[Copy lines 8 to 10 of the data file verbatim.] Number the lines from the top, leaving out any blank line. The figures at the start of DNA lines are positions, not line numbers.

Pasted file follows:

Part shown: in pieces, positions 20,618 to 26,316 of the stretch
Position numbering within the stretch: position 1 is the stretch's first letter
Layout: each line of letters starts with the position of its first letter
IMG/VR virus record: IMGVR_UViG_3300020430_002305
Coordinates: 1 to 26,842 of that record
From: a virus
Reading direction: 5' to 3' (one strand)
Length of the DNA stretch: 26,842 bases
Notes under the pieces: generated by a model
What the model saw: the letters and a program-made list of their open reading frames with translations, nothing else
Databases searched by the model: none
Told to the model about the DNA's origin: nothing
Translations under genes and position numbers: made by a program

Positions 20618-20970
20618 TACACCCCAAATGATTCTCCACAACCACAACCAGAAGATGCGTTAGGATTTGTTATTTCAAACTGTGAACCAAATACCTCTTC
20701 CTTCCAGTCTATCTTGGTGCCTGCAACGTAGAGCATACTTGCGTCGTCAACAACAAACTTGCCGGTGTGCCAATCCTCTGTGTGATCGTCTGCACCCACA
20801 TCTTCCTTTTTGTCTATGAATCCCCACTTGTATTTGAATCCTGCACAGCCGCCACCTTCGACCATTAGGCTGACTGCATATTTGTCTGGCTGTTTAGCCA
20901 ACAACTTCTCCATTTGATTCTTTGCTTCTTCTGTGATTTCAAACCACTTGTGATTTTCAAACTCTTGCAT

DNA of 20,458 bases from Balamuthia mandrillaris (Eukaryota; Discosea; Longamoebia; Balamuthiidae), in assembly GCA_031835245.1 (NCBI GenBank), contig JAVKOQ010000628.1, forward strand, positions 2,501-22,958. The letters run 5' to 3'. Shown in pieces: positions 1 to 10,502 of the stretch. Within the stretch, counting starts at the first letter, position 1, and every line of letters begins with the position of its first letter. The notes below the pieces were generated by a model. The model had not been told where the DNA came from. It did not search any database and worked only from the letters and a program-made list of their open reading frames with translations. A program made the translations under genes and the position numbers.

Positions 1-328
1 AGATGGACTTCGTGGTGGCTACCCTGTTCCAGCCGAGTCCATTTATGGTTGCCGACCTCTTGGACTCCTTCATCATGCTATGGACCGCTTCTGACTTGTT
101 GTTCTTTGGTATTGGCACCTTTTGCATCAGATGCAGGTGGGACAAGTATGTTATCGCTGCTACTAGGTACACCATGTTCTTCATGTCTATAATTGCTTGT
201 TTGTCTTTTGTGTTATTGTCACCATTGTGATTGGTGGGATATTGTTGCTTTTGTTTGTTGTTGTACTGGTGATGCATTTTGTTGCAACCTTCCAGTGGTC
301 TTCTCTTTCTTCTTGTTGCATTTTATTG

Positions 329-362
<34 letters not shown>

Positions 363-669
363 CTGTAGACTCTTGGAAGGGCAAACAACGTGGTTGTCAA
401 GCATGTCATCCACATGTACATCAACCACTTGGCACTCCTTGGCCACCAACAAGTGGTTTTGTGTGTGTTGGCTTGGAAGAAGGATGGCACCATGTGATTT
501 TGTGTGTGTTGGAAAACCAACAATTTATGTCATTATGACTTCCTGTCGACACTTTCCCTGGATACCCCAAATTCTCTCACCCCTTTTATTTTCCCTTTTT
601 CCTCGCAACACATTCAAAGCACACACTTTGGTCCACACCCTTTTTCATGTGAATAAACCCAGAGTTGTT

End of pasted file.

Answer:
Length of the DNA stretch: 26,842 bases
Notes under the pieces: generated by a model
What the model saw: the letters and a program-made list of their open reading frames with translations, nothing else